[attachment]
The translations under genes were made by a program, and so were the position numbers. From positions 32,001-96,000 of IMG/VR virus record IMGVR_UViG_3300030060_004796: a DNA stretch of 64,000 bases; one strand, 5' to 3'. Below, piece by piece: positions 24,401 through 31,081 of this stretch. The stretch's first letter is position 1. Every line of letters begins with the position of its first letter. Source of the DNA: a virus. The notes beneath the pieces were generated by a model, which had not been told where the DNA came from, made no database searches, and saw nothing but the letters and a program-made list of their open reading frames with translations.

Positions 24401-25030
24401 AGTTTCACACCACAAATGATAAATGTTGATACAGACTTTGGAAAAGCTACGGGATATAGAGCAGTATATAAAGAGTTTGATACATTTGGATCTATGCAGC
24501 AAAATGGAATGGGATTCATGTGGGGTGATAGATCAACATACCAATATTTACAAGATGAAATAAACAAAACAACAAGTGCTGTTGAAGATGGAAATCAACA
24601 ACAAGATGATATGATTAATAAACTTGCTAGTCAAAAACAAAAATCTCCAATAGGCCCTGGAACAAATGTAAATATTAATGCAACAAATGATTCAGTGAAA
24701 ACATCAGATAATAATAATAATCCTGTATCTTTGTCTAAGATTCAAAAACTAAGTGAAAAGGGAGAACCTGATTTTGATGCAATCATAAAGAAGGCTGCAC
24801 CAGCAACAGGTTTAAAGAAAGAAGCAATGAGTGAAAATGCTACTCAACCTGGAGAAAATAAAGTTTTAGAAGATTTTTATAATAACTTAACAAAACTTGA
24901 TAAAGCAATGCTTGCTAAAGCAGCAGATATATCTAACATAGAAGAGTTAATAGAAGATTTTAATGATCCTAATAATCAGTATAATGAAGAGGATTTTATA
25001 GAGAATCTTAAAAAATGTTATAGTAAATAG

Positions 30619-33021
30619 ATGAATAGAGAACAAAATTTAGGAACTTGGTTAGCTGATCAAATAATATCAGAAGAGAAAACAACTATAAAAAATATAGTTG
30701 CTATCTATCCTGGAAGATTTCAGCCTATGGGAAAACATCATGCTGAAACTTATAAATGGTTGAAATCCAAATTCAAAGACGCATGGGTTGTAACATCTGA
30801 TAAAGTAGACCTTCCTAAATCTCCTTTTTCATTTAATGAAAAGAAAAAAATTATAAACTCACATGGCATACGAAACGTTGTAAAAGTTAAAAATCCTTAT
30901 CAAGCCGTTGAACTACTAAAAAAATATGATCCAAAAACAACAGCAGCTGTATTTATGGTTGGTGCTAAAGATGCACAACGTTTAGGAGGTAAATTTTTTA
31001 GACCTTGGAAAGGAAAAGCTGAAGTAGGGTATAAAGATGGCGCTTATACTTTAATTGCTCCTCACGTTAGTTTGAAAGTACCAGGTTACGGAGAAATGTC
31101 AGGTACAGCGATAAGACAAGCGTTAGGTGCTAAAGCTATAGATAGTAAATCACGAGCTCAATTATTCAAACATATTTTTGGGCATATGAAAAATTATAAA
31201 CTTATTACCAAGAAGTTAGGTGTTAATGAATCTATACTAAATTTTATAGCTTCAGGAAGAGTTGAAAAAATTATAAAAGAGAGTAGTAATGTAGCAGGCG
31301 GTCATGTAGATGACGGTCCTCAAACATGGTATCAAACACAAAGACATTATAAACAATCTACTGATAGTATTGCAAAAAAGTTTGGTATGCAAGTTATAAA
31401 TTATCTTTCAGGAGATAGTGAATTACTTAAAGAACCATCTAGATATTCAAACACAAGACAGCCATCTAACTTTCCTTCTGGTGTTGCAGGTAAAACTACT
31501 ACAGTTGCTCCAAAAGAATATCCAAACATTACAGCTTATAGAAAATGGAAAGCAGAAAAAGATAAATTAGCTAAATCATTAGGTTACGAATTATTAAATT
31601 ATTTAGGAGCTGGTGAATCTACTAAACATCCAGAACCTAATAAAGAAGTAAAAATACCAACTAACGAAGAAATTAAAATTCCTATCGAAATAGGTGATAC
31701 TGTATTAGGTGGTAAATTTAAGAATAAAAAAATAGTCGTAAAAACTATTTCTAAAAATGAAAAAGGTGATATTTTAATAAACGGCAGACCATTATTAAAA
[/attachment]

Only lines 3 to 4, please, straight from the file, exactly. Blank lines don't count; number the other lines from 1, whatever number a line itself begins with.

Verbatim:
24401 AGTTTCACACCACAAATGATAAATGTTGATACAGACTTTGGAAAAGCTACGGGATATAGAGCAGTATATAAAGAGTTTGATACATTTGGATCTATGCAGC
24501 AAAATGGAATGGGATTCATGTGGGGTGATAGATCAACATACCAATATTTACAAGATGAAATAAACAAAACAACAAGTGCTGTTGAAGATGGAAATCAACA